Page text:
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Modern Slavery: Global Trafficking in Human Beings
Jul 1, 2005

Each year thousands of people (men, women, and children) fall victim to the vicious and organized trafficking of humans (TH). Particularly after the collapse of Communism, this black market has prospered greatly in the countries surrounding the so-called “Iron Curtain” countries. For years, in addition to this new phenomenon, third world countries and countries that are still under Communism have been primary sources for such activities.

Global traffickers in humans bring people from underdeveloped or developing countries, enticing them with the promise of work or a better life, to developed countries, where there is an immense demand for labor. These people are forced to work painstakingly long shifts at unskilled and demeaning jobs; for example, men are forced to do dangerous tasks that require physical strength, often working without any safety precautions. Minors are forced to work in less labor-intensive jobs, but again for extremely long hours without any proper training. Women are forced to work in socially degrading and debasing jobs, which in some areas are no different from slavery, and the worst, they are used in prostitution.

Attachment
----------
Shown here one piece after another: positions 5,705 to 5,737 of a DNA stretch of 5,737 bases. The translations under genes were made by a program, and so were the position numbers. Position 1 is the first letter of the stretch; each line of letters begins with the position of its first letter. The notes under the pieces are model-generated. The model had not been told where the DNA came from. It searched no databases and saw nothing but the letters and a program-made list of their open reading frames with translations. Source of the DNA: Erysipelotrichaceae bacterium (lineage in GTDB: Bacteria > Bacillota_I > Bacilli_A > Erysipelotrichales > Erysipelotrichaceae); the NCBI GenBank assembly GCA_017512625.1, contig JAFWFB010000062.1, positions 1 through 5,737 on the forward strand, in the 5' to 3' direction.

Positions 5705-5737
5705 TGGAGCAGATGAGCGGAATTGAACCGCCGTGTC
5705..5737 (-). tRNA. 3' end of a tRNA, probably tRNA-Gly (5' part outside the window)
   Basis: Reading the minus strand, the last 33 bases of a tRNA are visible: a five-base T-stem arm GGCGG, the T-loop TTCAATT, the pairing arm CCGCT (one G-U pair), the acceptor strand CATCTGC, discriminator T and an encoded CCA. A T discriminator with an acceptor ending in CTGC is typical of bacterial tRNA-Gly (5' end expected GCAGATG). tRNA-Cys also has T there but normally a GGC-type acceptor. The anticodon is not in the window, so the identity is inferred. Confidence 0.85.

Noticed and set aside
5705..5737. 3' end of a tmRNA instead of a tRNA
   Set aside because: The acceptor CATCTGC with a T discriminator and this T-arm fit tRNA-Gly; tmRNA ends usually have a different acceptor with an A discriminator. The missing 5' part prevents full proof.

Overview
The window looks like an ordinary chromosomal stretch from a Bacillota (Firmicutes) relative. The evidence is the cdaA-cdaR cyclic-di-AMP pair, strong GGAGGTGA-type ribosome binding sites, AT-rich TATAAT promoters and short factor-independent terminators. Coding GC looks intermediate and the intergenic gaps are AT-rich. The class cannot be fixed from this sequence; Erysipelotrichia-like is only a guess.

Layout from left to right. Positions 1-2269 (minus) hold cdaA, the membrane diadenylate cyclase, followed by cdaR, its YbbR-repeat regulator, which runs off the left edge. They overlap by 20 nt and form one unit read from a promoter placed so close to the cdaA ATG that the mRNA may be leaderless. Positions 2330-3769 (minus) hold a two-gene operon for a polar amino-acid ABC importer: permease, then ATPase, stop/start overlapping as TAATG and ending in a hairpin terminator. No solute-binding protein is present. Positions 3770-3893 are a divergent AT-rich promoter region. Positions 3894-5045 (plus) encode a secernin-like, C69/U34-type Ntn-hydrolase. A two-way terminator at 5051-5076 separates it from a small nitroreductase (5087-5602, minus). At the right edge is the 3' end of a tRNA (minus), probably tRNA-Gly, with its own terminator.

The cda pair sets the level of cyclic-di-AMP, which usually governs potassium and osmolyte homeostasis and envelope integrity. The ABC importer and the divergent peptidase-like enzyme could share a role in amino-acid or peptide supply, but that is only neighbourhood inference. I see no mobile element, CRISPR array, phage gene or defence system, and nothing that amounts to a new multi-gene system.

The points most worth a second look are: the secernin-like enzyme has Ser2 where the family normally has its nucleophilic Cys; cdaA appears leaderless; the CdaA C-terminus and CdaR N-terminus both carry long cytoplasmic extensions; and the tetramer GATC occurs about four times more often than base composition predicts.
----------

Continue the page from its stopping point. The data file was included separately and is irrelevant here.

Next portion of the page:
Nowadays there is a global sector abusing minors and women for these vicious purposes. On the other hand, the acquisition of the global dimensions of TH can be seen to be an outcome of poverty and the misery that results from the poor socio-economical situation of third world countries. Most international trafficking in humans is from poor countries to developed countries. It has also been witnessed that this problem is aggravated by the peculiar traits of prosperous societies.